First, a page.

4. “Know where you are going or you’ll end up somewhere else” – Yogi Berra. My StepMom used to say this to me all the time and it made me crazy but it’s so true.  If you don’t have a goal and a plan then you are never going to get where you want to go. The Bible says that, ” The noble make noble plans and by noble deeds they stand” Isaiah 32:8. If God has led you to homeschool, then make goals, plans and get it done.  In our home we encourage our kids to pray big, dream big and once you think God has said yes, then you step in, make a plan with achievable goals and get it done.  I have been floored by the things my kids have accomplished, they are scary big. They prayed about them, stepped in and we made a plan with achieveable goals and they have done everything from raising a large amount of money to feed kids in Ethiopia, to speaking at a MIT convention in Barcelona, Amsterdam and Boston, become the Rising Stars for their Robotics team, do two years of math in a year to catch up,  have our entire block donate food for a food drive at church or raise enough money for our family to go on a missions trip – twice. They don’t think that its impossible, they know that God wants them to make the world a better place and they make a plan and make it happen.  They humble and challenge me.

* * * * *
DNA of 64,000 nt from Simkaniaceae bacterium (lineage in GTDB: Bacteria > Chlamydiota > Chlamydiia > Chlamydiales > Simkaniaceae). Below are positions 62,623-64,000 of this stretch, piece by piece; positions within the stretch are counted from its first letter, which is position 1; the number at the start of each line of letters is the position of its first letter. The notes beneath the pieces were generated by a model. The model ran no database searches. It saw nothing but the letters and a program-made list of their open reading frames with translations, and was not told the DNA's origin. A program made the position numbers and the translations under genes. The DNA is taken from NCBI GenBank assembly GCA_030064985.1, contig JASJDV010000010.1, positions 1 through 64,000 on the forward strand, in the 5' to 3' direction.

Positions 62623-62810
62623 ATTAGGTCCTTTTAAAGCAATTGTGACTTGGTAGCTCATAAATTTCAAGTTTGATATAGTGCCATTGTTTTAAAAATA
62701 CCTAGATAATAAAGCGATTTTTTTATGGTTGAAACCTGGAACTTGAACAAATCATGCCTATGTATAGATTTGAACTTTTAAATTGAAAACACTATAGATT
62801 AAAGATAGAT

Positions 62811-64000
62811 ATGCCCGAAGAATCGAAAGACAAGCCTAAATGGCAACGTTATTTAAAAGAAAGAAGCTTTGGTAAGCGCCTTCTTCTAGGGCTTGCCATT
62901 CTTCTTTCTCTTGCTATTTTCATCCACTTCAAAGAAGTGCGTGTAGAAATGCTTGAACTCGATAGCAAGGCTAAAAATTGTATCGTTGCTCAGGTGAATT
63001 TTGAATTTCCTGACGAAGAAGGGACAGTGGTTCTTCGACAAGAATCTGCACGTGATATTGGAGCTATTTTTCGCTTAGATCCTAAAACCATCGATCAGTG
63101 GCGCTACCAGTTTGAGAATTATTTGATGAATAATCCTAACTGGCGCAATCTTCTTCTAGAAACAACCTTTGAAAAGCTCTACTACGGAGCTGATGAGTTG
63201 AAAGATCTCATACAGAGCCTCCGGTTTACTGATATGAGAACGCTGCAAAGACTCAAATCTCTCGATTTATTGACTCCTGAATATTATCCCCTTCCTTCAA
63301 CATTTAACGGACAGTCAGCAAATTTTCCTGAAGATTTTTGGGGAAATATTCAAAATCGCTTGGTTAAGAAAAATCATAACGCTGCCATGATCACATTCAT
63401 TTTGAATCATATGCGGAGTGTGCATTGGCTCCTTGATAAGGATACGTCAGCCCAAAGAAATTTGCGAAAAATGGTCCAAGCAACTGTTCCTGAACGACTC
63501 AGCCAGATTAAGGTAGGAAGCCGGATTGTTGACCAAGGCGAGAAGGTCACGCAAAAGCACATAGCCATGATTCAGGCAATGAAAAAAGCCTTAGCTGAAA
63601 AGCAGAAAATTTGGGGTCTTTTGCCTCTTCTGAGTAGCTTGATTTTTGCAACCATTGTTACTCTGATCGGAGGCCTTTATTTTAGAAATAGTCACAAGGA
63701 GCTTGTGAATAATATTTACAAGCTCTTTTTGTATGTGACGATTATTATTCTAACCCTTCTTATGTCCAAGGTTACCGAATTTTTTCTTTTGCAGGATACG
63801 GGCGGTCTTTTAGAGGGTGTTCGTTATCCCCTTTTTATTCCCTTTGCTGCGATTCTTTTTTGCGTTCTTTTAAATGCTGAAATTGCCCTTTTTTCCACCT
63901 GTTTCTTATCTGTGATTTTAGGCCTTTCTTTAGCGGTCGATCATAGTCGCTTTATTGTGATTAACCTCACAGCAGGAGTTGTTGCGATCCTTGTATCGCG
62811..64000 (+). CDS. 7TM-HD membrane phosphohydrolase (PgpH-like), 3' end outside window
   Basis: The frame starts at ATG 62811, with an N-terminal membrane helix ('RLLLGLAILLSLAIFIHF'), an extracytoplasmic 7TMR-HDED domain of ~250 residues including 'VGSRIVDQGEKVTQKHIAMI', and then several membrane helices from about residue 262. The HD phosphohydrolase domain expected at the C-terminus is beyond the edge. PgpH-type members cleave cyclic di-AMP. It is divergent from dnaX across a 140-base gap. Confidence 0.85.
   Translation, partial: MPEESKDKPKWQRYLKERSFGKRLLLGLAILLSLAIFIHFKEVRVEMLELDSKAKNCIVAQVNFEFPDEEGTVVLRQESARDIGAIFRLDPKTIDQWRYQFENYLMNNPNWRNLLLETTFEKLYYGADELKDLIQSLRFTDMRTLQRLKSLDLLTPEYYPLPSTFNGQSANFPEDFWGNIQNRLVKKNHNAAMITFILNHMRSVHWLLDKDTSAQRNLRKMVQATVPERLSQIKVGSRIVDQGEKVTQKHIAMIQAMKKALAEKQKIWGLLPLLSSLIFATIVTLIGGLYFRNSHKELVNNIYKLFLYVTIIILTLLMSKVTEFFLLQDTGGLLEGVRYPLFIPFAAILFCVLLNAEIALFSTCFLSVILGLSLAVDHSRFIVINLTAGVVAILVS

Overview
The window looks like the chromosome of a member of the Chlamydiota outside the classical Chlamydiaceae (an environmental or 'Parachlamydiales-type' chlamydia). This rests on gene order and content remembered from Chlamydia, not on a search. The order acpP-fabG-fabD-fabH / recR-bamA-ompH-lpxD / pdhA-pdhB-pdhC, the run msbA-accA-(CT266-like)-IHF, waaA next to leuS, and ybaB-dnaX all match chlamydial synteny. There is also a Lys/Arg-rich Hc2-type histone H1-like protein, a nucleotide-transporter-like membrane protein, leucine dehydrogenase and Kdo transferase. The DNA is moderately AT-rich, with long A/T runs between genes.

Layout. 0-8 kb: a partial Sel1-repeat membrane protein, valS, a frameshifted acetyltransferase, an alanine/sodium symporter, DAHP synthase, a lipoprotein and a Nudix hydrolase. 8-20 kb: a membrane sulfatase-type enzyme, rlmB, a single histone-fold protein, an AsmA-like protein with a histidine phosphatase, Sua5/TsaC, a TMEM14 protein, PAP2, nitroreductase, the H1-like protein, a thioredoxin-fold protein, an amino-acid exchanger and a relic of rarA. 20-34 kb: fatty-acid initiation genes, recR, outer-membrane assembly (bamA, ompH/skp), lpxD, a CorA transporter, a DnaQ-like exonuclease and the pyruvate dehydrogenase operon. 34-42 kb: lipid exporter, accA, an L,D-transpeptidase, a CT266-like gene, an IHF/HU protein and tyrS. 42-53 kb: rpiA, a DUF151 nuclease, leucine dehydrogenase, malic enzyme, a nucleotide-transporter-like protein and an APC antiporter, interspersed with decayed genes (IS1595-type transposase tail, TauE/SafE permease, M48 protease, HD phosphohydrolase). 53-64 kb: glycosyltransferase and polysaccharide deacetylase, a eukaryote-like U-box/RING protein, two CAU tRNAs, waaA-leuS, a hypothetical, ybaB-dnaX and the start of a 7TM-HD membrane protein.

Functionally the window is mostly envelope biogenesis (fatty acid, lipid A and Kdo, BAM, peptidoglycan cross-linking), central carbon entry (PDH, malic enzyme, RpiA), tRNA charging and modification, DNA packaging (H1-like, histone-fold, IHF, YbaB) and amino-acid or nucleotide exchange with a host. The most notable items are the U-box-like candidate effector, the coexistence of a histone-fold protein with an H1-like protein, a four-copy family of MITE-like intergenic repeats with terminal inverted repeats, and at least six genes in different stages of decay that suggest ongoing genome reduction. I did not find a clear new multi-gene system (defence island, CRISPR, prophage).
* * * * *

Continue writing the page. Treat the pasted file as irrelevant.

5. “Your maid doesn’t live here.” We keep a pretty clean house with daily chores, daily 15 minute clean ups but everyone is supposed to clean up after themselves.  If you grab a snack, fine, but clean the kitchen after yourself.  Don’t leave your stuff lying around period end of discussion.  For some strange reason my kids forget these rules and occasionally I have to pull out this phrase.  I say it and point to the mess.  If it isn’t cleaned up immediately, then we have an obedience issue and no one wants that.  There have been times when this got bad enough that I started charging them, because a maid should be paid. Then they had to do chores like scooping poop, pulling weeds etc to make extra money so that you could pay me.  This generally stopped that behavior for 3 mos or so and then we had to retrain. 

I didn’t ever use these phrases with younger kids as they need black and white, yes or no’s.  They need to know the rules and follow the rules in those younger years.  Towards those middle school and high school years, I moved to more of a coaching role versus an absolute monarchy.  These are also most effective with kids who know the right thing to do and have been trained in obedience.  They just need reminders not training.